We use the water from our well, 150m down in the bowels of the earth for cooking and almost everything else, except drinking. When first drilled, there was a fair amount of grey sediment – tiny stone particles from the slate through which the bore hole was sunk – so we got into the habit of collecting our drinking water from a mountain spring. We have to use the generator for pumping up our own water, as the solar system isn’t powerful enough. Depending on the season, our well provides between 2,000 and 3,000 litres per day. Many years have passed since the well was drilled, and at last now our water is beautifully clear, but we still prefer to carry on collecting from the mountain spring once a week or so.
The journey, on a rough mountain track, takes about 15 minutes along the side of our deep valley. If you enlarge this picture, you can probably see the track, approximately halfway up the side of the hill, as it snakes around following the contours.
After passing a few houses on the right hand side, we don’t usually see a soul, except occasionally Ricardo in one of his battered vehicles chasing yet another lost goat or three. If we’re very unlucky we come face to face with a herd of over a hundred slow moving and very smelly goats and have to sit and wait for them to pass.
Both Ricardo’s and Giraldo’s cuadras (goat houses) are just down the track, only a few hundred metres from the spring. They are usually ravenous, having been mooching around in their cuadra for most of the day until they are let loose – and a car trying to get past is very low on their priorities.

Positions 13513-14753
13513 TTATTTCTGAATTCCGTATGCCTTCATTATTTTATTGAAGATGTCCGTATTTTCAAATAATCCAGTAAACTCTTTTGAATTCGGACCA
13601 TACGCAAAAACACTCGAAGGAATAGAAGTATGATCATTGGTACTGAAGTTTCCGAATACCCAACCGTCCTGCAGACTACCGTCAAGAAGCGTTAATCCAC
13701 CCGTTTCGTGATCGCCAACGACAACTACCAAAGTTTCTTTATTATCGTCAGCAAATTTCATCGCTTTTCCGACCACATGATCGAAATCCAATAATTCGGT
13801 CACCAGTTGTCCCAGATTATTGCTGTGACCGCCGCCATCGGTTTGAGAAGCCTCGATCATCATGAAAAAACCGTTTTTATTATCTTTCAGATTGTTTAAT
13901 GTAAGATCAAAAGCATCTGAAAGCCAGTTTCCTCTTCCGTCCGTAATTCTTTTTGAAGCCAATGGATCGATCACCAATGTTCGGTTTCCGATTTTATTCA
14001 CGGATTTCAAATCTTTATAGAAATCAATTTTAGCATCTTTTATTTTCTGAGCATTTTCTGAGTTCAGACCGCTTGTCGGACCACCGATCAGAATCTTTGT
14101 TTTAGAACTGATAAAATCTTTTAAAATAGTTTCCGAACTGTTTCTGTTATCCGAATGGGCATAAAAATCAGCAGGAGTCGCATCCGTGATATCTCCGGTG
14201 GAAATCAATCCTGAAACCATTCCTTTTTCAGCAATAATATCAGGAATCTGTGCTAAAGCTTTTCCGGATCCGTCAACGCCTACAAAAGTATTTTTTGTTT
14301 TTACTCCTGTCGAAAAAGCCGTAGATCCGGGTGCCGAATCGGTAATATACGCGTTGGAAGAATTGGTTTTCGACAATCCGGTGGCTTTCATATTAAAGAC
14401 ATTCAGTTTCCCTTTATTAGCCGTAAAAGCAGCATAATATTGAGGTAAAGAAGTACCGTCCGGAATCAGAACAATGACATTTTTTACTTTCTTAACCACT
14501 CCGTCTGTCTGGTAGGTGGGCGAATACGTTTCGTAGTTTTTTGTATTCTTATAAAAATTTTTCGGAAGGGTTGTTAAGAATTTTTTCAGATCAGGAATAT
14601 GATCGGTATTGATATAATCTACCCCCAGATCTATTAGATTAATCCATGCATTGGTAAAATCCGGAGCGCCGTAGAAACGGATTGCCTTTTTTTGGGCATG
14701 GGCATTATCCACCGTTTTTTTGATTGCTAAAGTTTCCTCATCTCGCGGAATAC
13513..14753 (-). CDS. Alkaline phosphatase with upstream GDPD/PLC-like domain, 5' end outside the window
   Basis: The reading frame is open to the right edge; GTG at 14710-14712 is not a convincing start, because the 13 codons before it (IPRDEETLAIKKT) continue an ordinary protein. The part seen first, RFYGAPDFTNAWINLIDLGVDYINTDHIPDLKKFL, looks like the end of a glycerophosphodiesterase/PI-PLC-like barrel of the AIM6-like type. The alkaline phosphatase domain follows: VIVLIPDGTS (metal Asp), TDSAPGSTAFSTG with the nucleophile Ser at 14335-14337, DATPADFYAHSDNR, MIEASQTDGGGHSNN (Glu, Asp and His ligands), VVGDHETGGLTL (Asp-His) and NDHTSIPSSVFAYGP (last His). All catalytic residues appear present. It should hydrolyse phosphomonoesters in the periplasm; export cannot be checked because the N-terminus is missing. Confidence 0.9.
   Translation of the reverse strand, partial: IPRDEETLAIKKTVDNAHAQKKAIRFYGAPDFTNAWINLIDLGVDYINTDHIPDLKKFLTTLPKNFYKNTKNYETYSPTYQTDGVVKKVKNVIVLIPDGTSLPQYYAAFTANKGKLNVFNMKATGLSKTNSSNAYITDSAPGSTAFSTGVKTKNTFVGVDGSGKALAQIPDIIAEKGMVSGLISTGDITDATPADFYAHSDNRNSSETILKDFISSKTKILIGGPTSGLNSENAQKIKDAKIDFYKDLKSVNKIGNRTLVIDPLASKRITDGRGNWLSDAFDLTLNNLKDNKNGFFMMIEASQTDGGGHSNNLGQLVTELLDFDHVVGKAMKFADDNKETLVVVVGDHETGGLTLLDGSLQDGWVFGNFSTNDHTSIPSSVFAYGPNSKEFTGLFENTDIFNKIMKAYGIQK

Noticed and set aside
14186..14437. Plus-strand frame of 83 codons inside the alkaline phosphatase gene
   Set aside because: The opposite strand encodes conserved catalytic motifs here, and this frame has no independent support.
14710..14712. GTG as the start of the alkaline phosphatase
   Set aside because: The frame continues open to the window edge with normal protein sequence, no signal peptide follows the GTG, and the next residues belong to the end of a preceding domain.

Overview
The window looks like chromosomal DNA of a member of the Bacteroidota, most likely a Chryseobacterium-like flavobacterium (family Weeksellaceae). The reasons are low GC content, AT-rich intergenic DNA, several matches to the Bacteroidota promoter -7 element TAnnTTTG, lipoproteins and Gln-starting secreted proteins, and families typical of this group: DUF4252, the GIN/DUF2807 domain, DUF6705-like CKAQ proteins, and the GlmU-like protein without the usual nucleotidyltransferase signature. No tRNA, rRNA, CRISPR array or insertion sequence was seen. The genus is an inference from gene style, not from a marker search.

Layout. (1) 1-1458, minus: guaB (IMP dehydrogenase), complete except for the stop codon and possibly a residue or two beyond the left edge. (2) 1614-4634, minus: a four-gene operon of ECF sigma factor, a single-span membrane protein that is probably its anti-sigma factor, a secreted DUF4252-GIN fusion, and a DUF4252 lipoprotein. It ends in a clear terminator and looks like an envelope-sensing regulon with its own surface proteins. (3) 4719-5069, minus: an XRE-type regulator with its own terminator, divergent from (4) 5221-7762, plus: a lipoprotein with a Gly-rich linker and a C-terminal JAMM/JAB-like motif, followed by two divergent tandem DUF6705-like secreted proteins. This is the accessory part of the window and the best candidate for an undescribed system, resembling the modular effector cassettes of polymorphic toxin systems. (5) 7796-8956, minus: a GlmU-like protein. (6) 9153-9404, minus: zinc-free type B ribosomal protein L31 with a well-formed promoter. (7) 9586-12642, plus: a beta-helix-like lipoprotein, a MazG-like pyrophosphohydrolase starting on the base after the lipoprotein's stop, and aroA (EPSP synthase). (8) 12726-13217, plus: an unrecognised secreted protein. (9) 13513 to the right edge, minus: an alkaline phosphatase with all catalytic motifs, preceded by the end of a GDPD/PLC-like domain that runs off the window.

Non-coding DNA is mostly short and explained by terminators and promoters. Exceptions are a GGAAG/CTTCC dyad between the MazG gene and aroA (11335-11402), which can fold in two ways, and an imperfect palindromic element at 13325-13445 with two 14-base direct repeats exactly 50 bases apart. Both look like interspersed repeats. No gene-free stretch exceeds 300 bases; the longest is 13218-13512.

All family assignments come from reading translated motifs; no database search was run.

The eucalyptus trees are immense and shady, with their bark coming off in strips, and our little home can be glimpsed through the leaves. I feel a bit of an anorak telling you this, but for the occasional treat we will fill up a thermos with some coffee and just drive along a little of the way back, sitting quietly gazing at the view, or reading out aloud to each other.
The retaining wall we’re building is coming on very well, entirely funded from rock falls which occur daily in certain areas. We popped out today in both cars and came across two vehicles containing a park guard plus a group of similarly-attired men who looked as though they were doing a photographic reconnaisance for risk-assessing these more dangerous areas for potential rockfalls.
Our bounty was certainly plentiful, and we like to think we’re doing a valuable service by clearing the rather large boulders that were straddling the track. Of course we were, but still we waited until these intruders had passed before doing our citizens’ duty. Here’s an action shot of me and my very necessary sun visor accessory – the sun is very sharp as it’s lower in the sky now. Donning my rubber gloves, this was the first time that my fingers had felt icy, despite the bright sunlight, and the heater being stubbornly stuck on cold.
I couldn’t work out whether it would be wild boar or a fox, both territorial animals, but every time I saw one I would amuse myself with visions of the contortions that either animal would have to go through to facilitate such expert placement . Today I thought I would share just three of these offerings for your delectation. Having had a quick peek at the internet before writing this, the poos all seem to belong to Mr or Mrs Fox. I wonder whether he or she is from the same family as the pair of silver-coloured ones that live around our land?